Victims' families dissatisfied over Stanisic verdict

Victims' families dissatisfied over Stanisic verdict Izvor: Anadolija

Srebrenica women expressed their deep dissatisfaction over the court decision sentencing a former Bosnian Serb forces' officer Ostoja Stanisic to five years in prison for committing the criminal offence of genocide in July 1995 in the eastern Bosnian town of Srebrenica.

During their regular protest held every 11th day in a month in the city of Tuzla, which they hold in a memory of the Srebrenica genocide victims, Srebrenica women said they were stricken by the court decision but that also nothing could surprise them anymore.

Stanisic and his deputy Marko Milosevic, who was acquitted of all charges, were charged with the murder of 800 Srebrenica residents in July 1995 near Zvornik, where Stanisic served as a commander of a battalion in the Bosnian Serb forces and Milosevic as his deputy.

Srebrenica women said the Court was corrupt and full of irregularities, which hurts the victims' families.

“And, we really trust in the Court of Bosnia and Herzegovina, we were always saying this was the second Hague Tribunal. We want more foreign judges in the Court of Bosnia and Herzegovina, who would be more objective and impartial,” said deputy chairwoman of the 'Women of Srebrenica' association Nura Begovic.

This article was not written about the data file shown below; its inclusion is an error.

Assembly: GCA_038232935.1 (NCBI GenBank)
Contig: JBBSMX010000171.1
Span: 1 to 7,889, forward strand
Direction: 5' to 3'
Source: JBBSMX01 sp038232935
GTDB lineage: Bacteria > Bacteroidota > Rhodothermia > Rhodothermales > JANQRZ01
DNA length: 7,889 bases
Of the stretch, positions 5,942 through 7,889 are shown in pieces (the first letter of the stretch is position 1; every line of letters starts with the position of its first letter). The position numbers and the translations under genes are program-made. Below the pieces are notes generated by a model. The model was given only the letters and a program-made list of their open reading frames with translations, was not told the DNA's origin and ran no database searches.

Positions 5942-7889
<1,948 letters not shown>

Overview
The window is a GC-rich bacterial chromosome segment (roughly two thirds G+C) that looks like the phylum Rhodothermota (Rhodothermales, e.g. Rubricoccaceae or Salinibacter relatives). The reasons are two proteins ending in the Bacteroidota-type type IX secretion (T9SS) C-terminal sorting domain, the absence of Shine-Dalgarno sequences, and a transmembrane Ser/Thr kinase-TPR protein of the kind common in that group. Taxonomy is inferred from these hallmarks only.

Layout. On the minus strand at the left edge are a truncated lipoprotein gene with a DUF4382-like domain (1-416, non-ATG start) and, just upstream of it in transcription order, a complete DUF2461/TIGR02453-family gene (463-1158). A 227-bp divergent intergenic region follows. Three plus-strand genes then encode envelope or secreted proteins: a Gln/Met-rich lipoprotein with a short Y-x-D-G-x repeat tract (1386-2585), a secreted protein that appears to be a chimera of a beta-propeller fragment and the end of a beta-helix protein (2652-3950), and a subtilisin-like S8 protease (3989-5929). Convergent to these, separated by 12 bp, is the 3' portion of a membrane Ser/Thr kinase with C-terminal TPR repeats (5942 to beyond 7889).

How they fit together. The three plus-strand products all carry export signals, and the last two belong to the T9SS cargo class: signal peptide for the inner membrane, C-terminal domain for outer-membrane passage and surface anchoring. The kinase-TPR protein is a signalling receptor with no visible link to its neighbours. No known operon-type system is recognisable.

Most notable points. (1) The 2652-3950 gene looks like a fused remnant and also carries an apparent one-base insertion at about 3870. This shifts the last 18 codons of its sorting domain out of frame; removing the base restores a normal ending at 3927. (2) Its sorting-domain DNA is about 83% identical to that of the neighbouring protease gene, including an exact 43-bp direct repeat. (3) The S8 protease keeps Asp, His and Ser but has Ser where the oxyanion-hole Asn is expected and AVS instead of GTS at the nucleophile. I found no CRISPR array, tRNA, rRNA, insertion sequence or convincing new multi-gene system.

On July 11, 1995, Bosnian Serb forces overran the eastern Bosnian enclave and rounded up the town’s Muslim Bosniaks, separated men from women and little children and systematically executed some 8,000 men and boys. The bodies of the victims were buried in a large number of mass graves. Forensic experts excavated them and identified the bones through DNA analysis before returning the bodies to the families for interment on July 11 at the Memorial Centre’s cemetery.

The International Criminal Tribunal (ICTY) for the Former Yugoslavia and the International Court of Justice later ruled that the massacre was an act of genocide.

The court ruling in the Stanisic case was a disappointment, said Srebrenica women.

“They really do want everything to be forgotten. We, the families, have been fighting for justice for the past 20 years but seeing our courts, prosecutor's offices and institutions, we're not likely to see that justice. They betrayed us and this is not the first such ruling,” said the association chairwoman, Hajra Catic.

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